A future without Anwar


If it fails to move beyond Anwar, Pakatan can forget about mounting a unified, coordinated challenge against BN in the 14th general election.

Sheridan Mahavera, TMI

They did not say it outright, but even Datuk Seri Anwar Ibrahim did not tip toe around the elephant in the room at yesterday’s Pakatan Rakyat convention.

The reality is that the coalition is facing a very real future without the opposition leader at its helm. They are also going to lose their only prime ministerial candidate.

As Anwar admits to the possibility of going to jail again, the coalition is looking deep inside itself for a way to carry on without him, beyond the Kajang by-election.

Pakatan is confident that it will win Kajang without Anwar given that the seat is a PKR stronghold. In the last general election, PKR’s Lee Chin Cheh won the Kajang seat with a 6,000-vote majority over Barisan Nasional (BN) and a few other independent candidates.

But what matters is the long term. Especially without someone with Anwar’s skills to soothe the ideological differences between PAS, PKR and DAP that get in between their ability to work together and see eye-to-eye.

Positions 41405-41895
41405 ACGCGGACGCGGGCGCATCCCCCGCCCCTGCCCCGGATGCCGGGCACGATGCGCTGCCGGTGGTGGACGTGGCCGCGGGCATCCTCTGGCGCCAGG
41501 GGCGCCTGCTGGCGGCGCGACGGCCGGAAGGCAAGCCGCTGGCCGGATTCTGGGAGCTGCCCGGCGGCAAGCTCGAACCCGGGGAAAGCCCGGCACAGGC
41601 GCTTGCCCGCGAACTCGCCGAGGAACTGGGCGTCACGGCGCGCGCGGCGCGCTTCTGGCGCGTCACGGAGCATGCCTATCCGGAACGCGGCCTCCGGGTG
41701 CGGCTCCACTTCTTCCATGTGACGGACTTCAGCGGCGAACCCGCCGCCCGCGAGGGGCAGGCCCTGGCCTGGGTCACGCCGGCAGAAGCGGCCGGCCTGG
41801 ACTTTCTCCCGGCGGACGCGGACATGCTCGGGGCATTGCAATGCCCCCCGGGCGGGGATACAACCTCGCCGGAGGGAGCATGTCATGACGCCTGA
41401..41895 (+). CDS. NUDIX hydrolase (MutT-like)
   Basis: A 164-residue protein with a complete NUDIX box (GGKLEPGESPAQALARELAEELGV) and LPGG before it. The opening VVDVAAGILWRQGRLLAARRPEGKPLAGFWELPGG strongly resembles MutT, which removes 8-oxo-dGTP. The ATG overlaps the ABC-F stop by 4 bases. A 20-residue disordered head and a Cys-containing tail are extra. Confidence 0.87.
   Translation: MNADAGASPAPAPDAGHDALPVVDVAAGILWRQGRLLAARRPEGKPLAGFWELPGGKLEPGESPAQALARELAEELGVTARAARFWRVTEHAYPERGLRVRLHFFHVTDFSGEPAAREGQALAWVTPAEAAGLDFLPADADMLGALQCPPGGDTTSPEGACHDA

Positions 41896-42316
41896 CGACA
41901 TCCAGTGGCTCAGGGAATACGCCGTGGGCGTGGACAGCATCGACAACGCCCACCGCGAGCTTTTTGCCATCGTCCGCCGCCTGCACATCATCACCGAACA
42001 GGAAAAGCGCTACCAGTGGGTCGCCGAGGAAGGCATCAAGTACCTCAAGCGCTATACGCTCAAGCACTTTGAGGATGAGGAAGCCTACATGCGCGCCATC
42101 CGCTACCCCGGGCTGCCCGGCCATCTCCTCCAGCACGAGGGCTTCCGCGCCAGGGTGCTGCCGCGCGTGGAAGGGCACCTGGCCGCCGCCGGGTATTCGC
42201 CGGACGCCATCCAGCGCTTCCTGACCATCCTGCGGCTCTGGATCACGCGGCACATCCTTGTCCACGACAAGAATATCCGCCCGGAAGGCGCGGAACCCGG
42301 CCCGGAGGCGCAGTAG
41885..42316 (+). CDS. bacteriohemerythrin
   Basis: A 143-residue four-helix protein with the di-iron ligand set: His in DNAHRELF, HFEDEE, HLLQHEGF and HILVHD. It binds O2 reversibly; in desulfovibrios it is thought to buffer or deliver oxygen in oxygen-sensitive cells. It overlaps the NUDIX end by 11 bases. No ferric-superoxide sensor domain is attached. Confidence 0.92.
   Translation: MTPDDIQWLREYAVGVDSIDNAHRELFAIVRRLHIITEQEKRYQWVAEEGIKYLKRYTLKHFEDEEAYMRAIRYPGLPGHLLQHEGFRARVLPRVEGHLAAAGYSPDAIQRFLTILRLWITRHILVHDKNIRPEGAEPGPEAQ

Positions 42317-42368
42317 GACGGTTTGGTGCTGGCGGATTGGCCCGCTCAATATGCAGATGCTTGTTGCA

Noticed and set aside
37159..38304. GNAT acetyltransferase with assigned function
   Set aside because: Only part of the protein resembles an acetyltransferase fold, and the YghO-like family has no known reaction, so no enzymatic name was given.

If it fails to move beyond Anwar, Pakatan can forget about mounting a unified, coordinated challenge against BN in the 14th general election.

To an audience of the party’s most seasoned activists and key leaders, Anwar himself said that at the most, he would only be free for another two months. This is while he makes his final appeal to the Federal Court.

His conviction for sodomy was essentially put into force yesterday by the Court of Appeal. The court also handed down a sentence of five years to Anwar, who is now 66.

Anwar and other Pakatan leaders have very little doubt that he will be going to jail for the second time in his life, in what they said are trumped up charges by the BN who manipulated the courts.

“I will be going to Kajang for good,” Anwar smiled to his audience whose mood seemed to waver between sadness and anger. It was a play on the Kajang prison and the Kajang by-election where he was supposed to stand as a candidate.

His conviction disqualifies him from contesting.

“Or maybe Sungai Buloh,” he said referring to the Sungai Buloh prison, where he spent four years behind bars after being convicted in 1999 for abuse of power.

“Whatever it is, you must all take care of Pakatan and ensure it continues. I do not take all the credit for it because there have been many leaders who have been instrumental in its formation and continuation.”

One of those senior leaders in Pakatan is PAS secretary-general, Datuk Mustafa Ali, who talked of rough times ahead and of the real possibility of the coalition fracturing because of competing ideologies.

Mustafa himself was at the centre of the break up of Barisan Alternatif, the short-lived coalition that was the precursor to Pakatan.